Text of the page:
Doing the work for others never truly solves the root of the problem. Not only do you carry an unnecessary burden, but it only perpetuates a belief of powerlessness, helplessness, victimization, futility, and dependence in those you're trying to help. If I swam for my daughter or pulled her all the way up out of those rocks, not only would I  have hurt myself, but I would've robbed my daughter of the opportunity to explore her problem solving skills, how resilient she is and how perfectly capable she is if she puts her mind to it. She would've kept believing that she wasn't capable of overcoming obstacles and kept believing that she needed somebody else to do things for her. All I can do in those moments of struggle is to hold space for her, make her feel supported by cheering her on, showing her a possible way out by going through the problem with her or before her, being an example, and by giving her a hand to hold for her to feel safe enough to figure it out on her own.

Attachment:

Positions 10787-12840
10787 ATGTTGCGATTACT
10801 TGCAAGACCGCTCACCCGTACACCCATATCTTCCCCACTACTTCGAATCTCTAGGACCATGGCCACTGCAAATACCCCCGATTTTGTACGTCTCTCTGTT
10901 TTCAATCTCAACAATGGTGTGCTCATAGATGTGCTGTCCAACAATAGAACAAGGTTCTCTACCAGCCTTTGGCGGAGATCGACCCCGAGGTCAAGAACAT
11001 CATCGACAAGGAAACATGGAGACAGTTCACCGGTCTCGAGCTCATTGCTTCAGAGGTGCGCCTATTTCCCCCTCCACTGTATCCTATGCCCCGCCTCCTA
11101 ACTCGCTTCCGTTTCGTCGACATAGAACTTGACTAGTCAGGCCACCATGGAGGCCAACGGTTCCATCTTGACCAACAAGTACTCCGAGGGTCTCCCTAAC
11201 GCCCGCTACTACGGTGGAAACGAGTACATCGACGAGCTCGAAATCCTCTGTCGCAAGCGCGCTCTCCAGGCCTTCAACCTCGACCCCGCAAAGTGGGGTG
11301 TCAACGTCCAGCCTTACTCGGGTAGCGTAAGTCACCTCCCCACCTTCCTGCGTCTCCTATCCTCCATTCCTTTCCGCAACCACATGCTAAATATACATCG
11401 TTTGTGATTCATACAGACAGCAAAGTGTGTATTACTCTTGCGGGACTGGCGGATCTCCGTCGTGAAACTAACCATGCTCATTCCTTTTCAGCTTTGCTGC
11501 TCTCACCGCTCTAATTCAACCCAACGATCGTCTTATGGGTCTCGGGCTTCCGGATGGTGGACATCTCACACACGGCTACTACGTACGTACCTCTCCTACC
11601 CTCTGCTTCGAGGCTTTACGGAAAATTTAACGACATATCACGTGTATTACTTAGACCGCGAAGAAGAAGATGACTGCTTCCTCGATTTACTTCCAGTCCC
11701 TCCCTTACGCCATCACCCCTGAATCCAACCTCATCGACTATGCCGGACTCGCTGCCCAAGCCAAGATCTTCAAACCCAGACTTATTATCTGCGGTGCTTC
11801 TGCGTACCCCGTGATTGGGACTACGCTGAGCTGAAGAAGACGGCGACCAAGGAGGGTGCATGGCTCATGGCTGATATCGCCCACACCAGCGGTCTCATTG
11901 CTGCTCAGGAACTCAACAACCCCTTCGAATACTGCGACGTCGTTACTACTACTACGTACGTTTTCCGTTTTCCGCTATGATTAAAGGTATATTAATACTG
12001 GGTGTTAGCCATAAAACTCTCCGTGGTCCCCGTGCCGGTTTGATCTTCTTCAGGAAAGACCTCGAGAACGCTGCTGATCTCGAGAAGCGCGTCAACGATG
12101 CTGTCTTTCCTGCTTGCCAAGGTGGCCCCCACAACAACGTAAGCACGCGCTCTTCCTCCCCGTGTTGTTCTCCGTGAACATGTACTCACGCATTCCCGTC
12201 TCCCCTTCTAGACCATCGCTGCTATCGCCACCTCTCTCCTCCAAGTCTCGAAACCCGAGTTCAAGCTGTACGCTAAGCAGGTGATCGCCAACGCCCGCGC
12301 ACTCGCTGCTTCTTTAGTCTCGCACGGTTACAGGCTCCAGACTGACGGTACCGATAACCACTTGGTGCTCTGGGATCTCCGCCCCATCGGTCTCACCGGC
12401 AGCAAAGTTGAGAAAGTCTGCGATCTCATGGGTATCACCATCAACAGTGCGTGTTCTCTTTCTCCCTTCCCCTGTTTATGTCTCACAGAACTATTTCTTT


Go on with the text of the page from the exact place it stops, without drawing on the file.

And going back to my son, this trip was kind of a full circle for him as well. We left him alone at home(by choice and circumstance) while we were gone since he had just started school. It was a huge step in letting go to trust him to take care of himself, manage the details of the first week of school and continue to do his chores and not burn the house down. We gave him the freedom to go out with his friends and have them over but emphasized honesty. We thought he was enjoying the time to himself while we were away. When we came home, he gave his dad a big hug and said he didn't realize how lonely it would be without us. But, again, he was okay, the house was okay, and he even had a little party with his friends when we got home. See? Giving somebody freedom to figure things out doesn't always mean they won't need you anymore and will want to leave you forever. Having and giving freedom can make someone appreciate loved ones even more.